The best American traits are represented in baseball, so it's OK to expect America's representatives to be at their best playing baseball.
"In all its complementary contradictions, its play of antitheses, baseball captured a continent bounded to east and west by oceans, laced by mountains and rivers, dry, fertile, wet, wooded, and at its heart, or stomach, endlessly flat. America is a topography mythologized by its inhabitants as they crossed and re-crossed it into an image of themselves, diverse, demanding, unified by common acts of consent to a government of themselves, a government consciously checked and balanced, the formal antitheses of the state reflecting and shaping the inclusive ideals and isolationist tendencies of a people receptive and wary," A. Bartlett Giamatti, the late baseball commissioner, said in a speech 30 years ago to the Massachusetts Historical Society. Giamatti saw baseball, nation and government inextricably linked. As Roll Call prepares to celebrate its 60th anniversary on June 16, one of our prouder achievements in our six decades on Capitol Hill is the revival of the then-dormant Congressional Baseball Game, 54 years ago this summer.
Speaker Sam Rayburn, D-Texas, had witnessed one rough play too many when he put the kibosh on the game in 1958. His successor, Speaker John McCormack, D-Mass., worked with Roll Call founder Sid Yudain to bring it back in 1962. Congress and baseball just went together.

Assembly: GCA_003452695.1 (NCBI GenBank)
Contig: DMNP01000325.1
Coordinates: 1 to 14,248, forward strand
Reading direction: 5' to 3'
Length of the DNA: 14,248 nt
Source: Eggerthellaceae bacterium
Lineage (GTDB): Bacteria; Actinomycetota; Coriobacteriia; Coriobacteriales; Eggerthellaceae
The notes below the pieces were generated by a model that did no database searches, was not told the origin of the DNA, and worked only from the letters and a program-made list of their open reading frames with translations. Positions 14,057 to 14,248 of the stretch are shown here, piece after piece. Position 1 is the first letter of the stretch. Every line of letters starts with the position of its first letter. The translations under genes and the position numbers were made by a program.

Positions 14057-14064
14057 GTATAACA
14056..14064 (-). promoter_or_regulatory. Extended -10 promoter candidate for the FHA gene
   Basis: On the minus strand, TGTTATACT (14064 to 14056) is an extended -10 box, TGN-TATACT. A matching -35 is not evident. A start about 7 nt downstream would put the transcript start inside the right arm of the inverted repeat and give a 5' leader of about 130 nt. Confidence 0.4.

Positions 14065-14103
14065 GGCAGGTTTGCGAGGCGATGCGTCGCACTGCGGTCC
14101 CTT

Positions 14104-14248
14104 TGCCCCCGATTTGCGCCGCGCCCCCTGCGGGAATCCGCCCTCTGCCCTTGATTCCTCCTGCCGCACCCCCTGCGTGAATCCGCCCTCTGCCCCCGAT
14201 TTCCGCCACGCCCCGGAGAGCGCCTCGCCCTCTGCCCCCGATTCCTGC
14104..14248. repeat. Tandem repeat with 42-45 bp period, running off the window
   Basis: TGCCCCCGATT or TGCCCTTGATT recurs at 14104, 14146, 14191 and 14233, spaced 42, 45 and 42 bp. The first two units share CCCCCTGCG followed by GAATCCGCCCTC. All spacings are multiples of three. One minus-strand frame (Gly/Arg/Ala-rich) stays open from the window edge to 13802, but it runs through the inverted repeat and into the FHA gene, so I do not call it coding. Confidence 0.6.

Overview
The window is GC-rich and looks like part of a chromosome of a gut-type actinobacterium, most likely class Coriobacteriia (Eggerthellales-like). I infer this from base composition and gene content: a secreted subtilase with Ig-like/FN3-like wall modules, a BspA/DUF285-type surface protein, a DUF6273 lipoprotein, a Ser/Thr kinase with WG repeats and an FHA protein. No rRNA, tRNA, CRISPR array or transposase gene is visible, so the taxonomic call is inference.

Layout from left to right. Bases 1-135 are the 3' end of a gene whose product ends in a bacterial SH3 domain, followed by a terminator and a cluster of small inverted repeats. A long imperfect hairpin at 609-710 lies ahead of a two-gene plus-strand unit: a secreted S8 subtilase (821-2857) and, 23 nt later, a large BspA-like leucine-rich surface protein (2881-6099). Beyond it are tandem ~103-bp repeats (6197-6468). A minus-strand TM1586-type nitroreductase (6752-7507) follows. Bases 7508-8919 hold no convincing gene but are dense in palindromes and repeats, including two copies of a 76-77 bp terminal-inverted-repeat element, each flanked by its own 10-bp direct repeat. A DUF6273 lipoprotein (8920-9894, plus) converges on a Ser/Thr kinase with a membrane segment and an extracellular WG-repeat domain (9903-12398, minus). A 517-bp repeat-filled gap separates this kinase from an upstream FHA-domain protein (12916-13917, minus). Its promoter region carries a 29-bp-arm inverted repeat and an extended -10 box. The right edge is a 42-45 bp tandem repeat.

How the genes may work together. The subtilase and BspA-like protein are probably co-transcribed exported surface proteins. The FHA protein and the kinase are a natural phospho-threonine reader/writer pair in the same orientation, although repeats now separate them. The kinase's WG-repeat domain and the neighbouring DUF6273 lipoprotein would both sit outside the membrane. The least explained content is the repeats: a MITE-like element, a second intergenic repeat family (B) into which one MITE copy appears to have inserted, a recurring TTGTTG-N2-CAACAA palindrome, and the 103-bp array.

Before Rayburn nixed it, the game was played in Daytona Beach, Fla., a spectacle the then-sleepy beach town used to attract visitors, according to Speaker Thomas J. "Tip" O'Neill, D-Mass., in his autobiography, "Man of the House."
After the game was revived, O'Neill said, "These days, the annual congressional baseball game is played in Washington. Sil Conte is the manager of the Republicans, and they've been winning every year. But enough about that."
That passage speaks to the present game. Note O'Neill's reference to one of his close pals in the Massachusetts delegation, Republican Rep. Silvio Conte. The friendship was real and cut across party lines. A visit to the post-game party shows this kind of spirit surviving, even if other times it's in short supply.
Also: No team stays dominant. The GOP, led by Conte, used to run circles around the Democrats. Conte came up to bat once on crutches while smoking a cigar. He hit a double. These days, the Democrats have bullied their way to six straight wins.
This year, serious bragging rights are at stake. Dating to the game's origins in 1909, the series is knotted, 38-38-1.
There is other drama afoot. The Democrats' best player, Cedric L. Richmond of Louisiana, is coming off a shoulder injury. Sen. Rand Paul, R-Ky., is running the bases, as well as for president.
Somebody's going to win, and somebody's going to lose. Or there could be a tie. Or it could rain.
That's baseball. That's life.
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